There was a lively discussion on Scriptchat two days ago with guest Scott Myers. The topic was character-driven screenwriting. I joined in with the other busily-tweeting screenwriters near the end of the chat and was amazed at the great info flying around.
On a related note, I have recently been discovering how a minor scene change can make a big difference for a character. By merely altering the time or location of my scenes this week, I challenged my characters in intriguing ways.
Here’s one example. I needed my protagonist to confront another main character in the third act. But it wasn’t until I put the two together while the protagonist was already in a highly emotional state that the fireworks happened. How many times have we accidentally been on the receiving end of someone’s wrath merely because they were already in a foul mood? The wrong place at the wrong time. This is what happened to my poor character. Bad news for him, but good news for me as the writer.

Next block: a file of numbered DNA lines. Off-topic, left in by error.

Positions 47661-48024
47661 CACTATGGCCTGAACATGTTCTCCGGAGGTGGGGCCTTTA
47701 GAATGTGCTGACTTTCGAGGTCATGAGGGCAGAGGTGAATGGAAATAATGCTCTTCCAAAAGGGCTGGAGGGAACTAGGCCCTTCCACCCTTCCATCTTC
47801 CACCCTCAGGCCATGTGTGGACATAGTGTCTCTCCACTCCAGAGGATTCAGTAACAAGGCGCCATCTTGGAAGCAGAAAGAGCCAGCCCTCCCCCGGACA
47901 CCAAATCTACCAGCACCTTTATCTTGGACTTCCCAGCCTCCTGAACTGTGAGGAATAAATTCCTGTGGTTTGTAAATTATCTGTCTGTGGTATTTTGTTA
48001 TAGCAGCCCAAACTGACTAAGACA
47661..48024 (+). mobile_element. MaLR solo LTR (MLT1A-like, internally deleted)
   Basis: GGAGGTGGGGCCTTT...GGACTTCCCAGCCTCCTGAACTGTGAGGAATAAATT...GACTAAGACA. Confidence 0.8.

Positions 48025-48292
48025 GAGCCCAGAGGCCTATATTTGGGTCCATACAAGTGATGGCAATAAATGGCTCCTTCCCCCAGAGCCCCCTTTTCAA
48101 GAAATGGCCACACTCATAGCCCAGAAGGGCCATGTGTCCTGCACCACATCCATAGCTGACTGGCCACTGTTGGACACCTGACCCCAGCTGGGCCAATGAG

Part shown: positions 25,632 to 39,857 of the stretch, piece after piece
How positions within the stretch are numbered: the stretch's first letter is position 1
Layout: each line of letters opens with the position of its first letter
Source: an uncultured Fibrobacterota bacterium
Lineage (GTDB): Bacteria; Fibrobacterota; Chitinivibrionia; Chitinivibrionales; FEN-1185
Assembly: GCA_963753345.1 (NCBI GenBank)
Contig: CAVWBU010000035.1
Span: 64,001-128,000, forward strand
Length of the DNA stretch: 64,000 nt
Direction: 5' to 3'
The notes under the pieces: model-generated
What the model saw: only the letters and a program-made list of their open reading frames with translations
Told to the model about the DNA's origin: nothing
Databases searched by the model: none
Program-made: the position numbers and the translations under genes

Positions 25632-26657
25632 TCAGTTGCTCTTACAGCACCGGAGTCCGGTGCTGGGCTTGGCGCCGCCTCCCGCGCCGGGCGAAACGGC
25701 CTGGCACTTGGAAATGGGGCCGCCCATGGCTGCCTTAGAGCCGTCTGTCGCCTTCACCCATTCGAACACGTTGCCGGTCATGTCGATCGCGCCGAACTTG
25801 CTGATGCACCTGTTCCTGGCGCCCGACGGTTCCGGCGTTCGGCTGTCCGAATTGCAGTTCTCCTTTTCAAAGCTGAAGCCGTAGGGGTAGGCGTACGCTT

Another example was setting a scene at night rather than day. I have a scene in which my protagonist finally accepts herself as an artist and sets to work on a sculpture. Initially I set this scene during the day. But when I decided to have her eschew sleep and work all night on her effort, it suddenly became much more dramatic.
We behave differently in various places and times, so our characters will too. It has amazed me how a small tweak can allow a scene and dialogue to flow much more naturally. It’s worth playing around with a small element of a scene to see what it can do to challenge a character and elicit changes. The right place. The right time. It can make a difference.